$$ {\mathrm{u}}_{\mathrm{i}} = {\mathrm{w}}_1\mathrm{P}{\mathrm{A}}_{\mathrm{i}} + {\mathrm{w}}_2\mathrm{Y}{\mathrm{D}}_{\mathrm{i}} + {\mathrm{w}}_3\mathrm{P}{\mathrm{C}}_{\mathrm{i}} + {\mathrm{w}}_4\mathrm{G}{\mathrm{I}}_{\mathrm{i}}, $$
where GIi contains information from genotypes of animal i and all weights sum to 1. According to VanRaden and Wright [24], the weight for GI is:
$$ {\mathrm{w}}_4 = \frac{{\mathrm{g}}^{\mathrm{ii}}\hbox{-} {\mathrm{a}}_{22}^{\mathrm{ii}}}{\mathrm{den}}, $$
where gii and a 22 ii are the diagonal elements of G −1 and A 22 ‐ 1 , respectively; den = 2 + nr/α + np/2 + gii ‐ a 22 ii , where nr is the number of records, α is the variance ratio (residual variance over additive genetic variance), and np is progeny size. Aguilar et al. [17] showed that in ssGBLUP, GI consists of two components:
$$ \mathrm{G}\mathrm{I} = {\mathrm{w}}_{4_1}\mathrm{D}\mathrm{G}\mathrm{V}\hbox{-} {\mathrm{w}}_{4_2}\mathrm{P}\mathrm{P}, $$
where DGV is the portion of prediction due to the genomic information, which comes from G, and PP is pedigree prediction that comes from A 22 . The weights \( {\mathrm{w}}_1,\ {\mathrm{w}}_2,\ {\mathrm{w}}_{3,\ }{\mathrm{w}}_{4_1},\ \mathrm{and}\ {\mathrm{w}}_{4_2} \) sum to 1 and values for DGV and PP are equal to:
$$ \mathrm{D}\mathrm{G}{\mathrm{V}}_{\mathrm{i}}=\frac{\hbox{-} {\displaystyle {\sum}_{\mathrm{j},\mathrm{j}\ne \mathrm{i}}{\mathrm{g}}^{\mathrm{i}\mathrm{j}}{\mathrm{u}}^{\mathrm{j}}}}{{\mathrm{g}}^{\mathrm{i}\mathrm{i}}}, $$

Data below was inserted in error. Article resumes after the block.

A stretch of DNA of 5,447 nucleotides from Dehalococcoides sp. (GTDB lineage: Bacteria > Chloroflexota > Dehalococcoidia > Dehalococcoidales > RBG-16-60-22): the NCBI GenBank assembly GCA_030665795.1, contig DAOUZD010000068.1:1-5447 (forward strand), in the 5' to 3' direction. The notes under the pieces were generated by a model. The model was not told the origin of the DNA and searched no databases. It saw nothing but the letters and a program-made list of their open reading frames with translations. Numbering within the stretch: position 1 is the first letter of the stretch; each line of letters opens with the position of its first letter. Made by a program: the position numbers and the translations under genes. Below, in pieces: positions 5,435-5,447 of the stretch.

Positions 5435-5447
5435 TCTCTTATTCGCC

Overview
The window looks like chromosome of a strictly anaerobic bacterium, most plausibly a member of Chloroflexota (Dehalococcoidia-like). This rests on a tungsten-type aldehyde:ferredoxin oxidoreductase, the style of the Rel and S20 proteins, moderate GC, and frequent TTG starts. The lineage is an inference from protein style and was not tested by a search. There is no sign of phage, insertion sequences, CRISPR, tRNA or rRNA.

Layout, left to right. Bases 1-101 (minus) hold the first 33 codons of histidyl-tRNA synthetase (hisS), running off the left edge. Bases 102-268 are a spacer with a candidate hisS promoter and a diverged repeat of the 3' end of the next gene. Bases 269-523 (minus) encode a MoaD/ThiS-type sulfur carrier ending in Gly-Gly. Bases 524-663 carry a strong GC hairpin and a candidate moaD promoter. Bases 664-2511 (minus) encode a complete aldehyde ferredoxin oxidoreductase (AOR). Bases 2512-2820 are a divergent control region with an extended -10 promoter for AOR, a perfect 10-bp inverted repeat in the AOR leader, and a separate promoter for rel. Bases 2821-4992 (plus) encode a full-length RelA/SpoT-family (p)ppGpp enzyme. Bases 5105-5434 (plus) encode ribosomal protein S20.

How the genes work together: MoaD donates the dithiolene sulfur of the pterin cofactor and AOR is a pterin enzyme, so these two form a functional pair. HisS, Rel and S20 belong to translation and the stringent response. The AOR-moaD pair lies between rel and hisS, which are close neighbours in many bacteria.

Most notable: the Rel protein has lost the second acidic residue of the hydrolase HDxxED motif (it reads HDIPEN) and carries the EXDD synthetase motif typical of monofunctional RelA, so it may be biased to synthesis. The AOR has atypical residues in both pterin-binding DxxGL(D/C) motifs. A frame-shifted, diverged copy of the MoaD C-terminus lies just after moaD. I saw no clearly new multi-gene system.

$$ \mathrm{P}{\mathrm{P}}_{\mathrm{i}}=\frac{\hbox{-} {\displaystyle {\sum}_{\mathrm{j},\mathrm{j}\ne \mathrm{i}}{\mathrm{a}}_{22}^{\mathrm{i}\mathrm{j}}{\mathrm{u}}^{\mathrm{j}}}}{{\mathrm{a}}_{22}^{\mathrm{i}\mathrm{i}}}, $$

where gij and a 22 ij are the off-diagonal elements of G −1 and A 22 ‐ 1 , respectively; uj is the inverse EBV of animal j.

In general, PP accounts for the part of PA that is explained by DGV; when all animals are genotyped, A = A 22, PA and PP cancel out and DGV explains a larger fraction of the GEBV; when a genotyped animal is unrelated to the genotyped population, PP = 0 and DGV explains a smaller portion of the GEBV; when both parents are genotyped, PP will include a large part of PA. The accuracy of DGV differs between animals, depending on how many ancestors of that animal are genotyped, as reported by Mulder et al. [25]. When a genotyped animal has many progeny, w3 ≈ 1 and its GEBV is mainly driven by PC; however, genotyping those animals is useful since they are usually included in the training population. When an animal is not genotyped, w4 = 0 and predictions can be improved due to improved PA and PC if its relatives are genotyped. When an animal is not genotyped and has no phenotypes and no progeny, the GEBV is driven by PA and, in most cases, only a slight improvement in prediction is achieved based on genotyped relatives [17, 18, 26].